The list of allegations made against the Raiders regarding workplace misconduct has grown. A report from Briana Erickson and Mick Akers of the Las Vegas Review-Journal details claims made by former employees across several departments against the team.
The allegations portray how high-ranking front office members “enabled a culture in Oakland and Las Vegas that left [employees] feeling unsupported, underpaid and at risk of retaliation if they voiced concerns.” Such claims, per the report, have been present throughout numerous lawsuits filed against the team over a stretch of time spanning a decade.
That period includes the recent departures of several high-profile team members, such as former president Marc Badain and his replacement, Dan Ventrelle. The latter was abruptly fired last month, after, as he claimed, he alerted owner Mark Davis to “multiple written complaints from employees that [Davis] created a hostile work environment and engaged in other potential misconduct.” Retaliation for doing so, Ventrelle has argued, was the reason his 18-year tenure with the franchise was terminated.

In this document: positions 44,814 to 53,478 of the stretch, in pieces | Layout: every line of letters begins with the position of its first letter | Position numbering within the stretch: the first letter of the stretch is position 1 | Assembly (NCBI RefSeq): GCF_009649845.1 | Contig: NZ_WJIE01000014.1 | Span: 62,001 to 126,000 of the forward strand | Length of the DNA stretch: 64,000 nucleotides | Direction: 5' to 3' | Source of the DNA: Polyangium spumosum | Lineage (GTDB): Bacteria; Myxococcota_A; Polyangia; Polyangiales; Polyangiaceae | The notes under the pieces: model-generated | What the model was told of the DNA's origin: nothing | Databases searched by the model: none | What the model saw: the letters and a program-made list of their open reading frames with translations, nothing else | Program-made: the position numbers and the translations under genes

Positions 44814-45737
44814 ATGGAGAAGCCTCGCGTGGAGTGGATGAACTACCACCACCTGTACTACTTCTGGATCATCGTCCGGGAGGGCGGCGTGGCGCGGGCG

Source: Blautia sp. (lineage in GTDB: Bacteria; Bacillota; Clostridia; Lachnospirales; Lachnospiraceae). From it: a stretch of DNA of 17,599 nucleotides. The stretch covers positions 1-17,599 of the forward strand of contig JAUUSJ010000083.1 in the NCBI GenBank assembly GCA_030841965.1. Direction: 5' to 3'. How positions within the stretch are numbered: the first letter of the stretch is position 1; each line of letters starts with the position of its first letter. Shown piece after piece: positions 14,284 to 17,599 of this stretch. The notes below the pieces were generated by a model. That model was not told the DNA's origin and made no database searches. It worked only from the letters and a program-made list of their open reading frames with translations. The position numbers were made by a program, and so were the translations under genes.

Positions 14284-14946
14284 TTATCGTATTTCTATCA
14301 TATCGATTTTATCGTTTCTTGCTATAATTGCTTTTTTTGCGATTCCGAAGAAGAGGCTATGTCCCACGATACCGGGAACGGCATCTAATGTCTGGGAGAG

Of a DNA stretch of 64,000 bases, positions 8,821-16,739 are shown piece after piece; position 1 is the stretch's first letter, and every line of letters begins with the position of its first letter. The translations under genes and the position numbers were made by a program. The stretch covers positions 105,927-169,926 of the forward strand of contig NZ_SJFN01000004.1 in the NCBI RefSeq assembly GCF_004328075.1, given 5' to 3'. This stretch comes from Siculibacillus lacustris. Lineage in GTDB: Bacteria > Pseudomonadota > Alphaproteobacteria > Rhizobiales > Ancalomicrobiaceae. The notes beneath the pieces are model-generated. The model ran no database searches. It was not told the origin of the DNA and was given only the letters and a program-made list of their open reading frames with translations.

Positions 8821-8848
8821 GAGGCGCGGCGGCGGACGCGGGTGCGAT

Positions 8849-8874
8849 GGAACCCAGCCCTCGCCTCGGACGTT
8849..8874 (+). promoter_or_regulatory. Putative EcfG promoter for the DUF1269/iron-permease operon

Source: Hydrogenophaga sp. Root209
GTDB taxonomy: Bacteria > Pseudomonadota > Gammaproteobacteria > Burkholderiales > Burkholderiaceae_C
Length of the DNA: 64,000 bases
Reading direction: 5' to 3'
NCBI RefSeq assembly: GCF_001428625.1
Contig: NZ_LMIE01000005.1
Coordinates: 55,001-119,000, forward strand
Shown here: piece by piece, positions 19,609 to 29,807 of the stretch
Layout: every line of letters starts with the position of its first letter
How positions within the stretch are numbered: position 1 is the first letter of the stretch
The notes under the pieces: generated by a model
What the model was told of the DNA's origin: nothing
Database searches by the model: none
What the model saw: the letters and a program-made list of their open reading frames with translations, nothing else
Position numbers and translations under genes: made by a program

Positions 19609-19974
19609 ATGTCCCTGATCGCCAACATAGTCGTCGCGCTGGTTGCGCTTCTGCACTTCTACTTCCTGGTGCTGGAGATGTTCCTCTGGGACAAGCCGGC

Notably, these new accusations name Ventrelle – who also previously served as the team’s general counsel – as part of the reason for the existence of “a troubling pattern of harassment, forced demotions and unequal treatment” of female employees. One such former worker is Nicole Adams, an ex-HR staffer who accuses Ventrelle of being “involved in every situation that happened, every situation of harassment, every situation of a hostile working condition.” Another remark a by women formerly associated with the organization categorizes it as “a boys club and the mob wrapped in one.”
The report further details the circumstances surrounding multiple settlements reached between the team and former employees in recent years, which have created the general sense amongst the employees in question that widespread misconduct is no surprise. It also indicates that the organization gave “unexpected” raises and bonuses to remaining workers immediately after Ventrelle’s dismissal.
NFL spokesman Brian McCarthy stated that the league won’t comment on the details of these allegations; Davis himself, meanwhile, remarked that “Eventually, I will have something to say about all of this, but not right now.” In the wake of these details, it would come as little surprise if the Raiders became the source of league attention similar to the Commanders in recent years.